the principal character in a work of fiction
the character who works against the protagonist in the story
this character seems to possess only one or two personality traits - little or no background is revealed
this character is fully developed - the writer reveals good and bad traits as well as background
a character that does not change from the beginning of the story to the end
character who changes in the course of the play or story
the series of related events that make up a story
introduces the characters, setting, and basic situation
A series of events that builds from the conflict. It begins with the narrative hook and ends with the climax.
a direct result of the climax, leading to a solution to the conflict
The author presents an interesting problem or situation, the conflict begins (hooks the readers' attention)
Most exciting moment of the story; turning point
finding a solution to a problem
the resolution of the conflict in a story's plot; a final outcome
opposition in a work of drama or fiction between characters or forces (especially an opposition that motivates the development of the plot)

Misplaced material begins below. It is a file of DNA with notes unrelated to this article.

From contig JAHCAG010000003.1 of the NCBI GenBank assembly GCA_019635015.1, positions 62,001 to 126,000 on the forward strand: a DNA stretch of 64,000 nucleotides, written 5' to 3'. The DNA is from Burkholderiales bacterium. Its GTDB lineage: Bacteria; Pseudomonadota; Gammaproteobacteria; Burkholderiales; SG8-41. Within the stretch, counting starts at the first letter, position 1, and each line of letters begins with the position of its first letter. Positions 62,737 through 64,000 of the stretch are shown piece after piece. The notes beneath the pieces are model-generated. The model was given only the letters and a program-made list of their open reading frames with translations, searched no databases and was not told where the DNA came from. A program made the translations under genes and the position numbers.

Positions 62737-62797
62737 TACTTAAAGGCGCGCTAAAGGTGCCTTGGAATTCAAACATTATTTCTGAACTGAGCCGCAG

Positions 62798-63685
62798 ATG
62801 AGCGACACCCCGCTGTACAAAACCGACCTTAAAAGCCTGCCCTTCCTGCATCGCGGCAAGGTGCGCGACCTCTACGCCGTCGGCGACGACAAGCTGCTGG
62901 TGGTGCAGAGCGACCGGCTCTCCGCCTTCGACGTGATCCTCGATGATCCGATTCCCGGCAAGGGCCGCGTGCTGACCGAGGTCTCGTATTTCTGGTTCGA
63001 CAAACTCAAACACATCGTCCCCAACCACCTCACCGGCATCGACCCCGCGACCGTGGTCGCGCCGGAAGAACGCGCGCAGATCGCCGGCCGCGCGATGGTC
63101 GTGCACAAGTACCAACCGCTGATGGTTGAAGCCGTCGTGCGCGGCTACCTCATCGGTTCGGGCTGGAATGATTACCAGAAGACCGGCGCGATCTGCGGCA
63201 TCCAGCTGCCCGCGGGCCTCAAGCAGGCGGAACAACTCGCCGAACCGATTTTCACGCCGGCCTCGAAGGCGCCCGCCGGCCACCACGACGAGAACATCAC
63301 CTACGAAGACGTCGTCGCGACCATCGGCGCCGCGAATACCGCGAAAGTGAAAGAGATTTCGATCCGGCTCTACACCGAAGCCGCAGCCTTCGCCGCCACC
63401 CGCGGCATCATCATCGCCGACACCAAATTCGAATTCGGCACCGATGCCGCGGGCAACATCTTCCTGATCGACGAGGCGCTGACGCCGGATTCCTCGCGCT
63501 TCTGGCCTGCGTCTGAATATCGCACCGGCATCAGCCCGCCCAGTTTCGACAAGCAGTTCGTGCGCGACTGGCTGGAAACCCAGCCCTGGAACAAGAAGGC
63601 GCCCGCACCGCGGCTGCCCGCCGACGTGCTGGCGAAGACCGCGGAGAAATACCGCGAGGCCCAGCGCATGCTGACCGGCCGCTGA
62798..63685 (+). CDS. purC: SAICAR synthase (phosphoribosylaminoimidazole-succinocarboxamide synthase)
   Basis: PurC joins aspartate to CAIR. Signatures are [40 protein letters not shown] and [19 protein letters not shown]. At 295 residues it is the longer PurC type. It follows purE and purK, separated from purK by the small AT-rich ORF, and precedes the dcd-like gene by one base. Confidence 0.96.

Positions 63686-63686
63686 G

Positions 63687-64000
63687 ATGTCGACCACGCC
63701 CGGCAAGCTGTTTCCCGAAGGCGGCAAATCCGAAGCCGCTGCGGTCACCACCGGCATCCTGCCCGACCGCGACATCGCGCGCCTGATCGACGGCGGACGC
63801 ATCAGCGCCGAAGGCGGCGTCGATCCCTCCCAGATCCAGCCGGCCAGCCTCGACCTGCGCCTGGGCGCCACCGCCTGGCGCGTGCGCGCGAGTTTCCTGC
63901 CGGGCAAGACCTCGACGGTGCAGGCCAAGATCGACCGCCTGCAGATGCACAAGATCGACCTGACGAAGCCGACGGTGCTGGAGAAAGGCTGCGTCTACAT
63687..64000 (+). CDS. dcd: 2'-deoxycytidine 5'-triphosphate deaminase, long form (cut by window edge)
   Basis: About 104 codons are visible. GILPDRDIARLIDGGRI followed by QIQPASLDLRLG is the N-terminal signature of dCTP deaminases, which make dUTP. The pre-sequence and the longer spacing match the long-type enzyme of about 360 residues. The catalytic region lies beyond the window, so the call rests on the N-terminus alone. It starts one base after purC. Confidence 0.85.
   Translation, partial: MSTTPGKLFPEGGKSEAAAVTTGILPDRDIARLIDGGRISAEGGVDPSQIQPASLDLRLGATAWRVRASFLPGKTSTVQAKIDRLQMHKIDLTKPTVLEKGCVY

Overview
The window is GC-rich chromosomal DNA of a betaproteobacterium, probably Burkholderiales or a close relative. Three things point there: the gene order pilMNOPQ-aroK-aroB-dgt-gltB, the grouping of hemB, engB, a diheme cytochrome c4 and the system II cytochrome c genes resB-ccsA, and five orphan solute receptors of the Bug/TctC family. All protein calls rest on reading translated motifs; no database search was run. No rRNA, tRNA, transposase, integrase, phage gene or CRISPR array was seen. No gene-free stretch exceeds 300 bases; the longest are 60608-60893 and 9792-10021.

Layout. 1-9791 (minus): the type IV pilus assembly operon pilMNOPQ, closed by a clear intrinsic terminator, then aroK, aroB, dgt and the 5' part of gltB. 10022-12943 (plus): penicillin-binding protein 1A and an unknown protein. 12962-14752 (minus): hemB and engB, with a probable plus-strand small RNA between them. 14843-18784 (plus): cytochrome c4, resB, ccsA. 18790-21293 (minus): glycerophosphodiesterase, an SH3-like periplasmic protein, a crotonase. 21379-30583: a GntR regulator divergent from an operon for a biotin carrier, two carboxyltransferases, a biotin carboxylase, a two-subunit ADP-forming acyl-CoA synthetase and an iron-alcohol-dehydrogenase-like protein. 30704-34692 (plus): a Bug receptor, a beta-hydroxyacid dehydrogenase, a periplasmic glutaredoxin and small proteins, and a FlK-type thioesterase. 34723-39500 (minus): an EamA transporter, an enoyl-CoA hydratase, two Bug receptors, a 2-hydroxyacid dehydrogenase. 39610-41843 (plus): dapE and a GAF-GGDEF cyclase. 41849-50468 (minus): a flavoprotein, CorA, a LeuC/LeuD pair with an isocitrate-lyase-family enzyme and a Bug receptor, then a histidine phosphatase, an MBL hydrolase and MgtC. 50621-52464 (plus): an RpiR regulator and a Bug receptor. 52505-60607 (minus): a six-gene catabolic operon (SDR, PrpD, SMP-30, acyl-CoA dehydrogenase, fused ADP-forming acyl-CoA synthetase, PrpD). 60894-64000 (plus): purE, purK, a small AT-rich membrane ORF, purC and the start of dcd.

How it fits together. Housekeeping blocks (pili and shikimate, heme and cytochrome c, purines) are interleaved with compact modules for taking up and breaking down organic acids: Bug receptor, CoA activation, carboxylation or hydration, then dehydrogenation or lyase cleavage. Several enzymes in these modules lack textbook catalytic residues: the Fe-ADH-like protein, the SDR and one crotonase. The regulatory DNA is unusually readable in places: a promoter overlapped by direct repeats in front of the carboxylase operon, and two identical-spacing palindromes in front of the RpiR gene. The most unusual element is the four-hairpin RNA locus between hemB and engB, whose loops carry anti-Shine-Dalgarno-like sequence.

where and when the story takes place
when magic is used to help a character in a work of fiction
rule of three
The number three recurs especially in folk literature and fairy tales.
point of view
the perspective from which a story is told
1st person point of view
The narrator is a character in the story. ( I, me, my, we, our )
2nd person point of view
the narrator tells the story to another character using "you," so that the story is being told through the addressee's point of view
3rd person limited point of view
the narrator of the story is an outside observer and only knows the thoughts and feelings of ONE character.
3rd person omniscient point of view
the narrator is still an outsider (not "in" the story) describing actions AND thoughts of more than one character. Omniscient means "all knowing."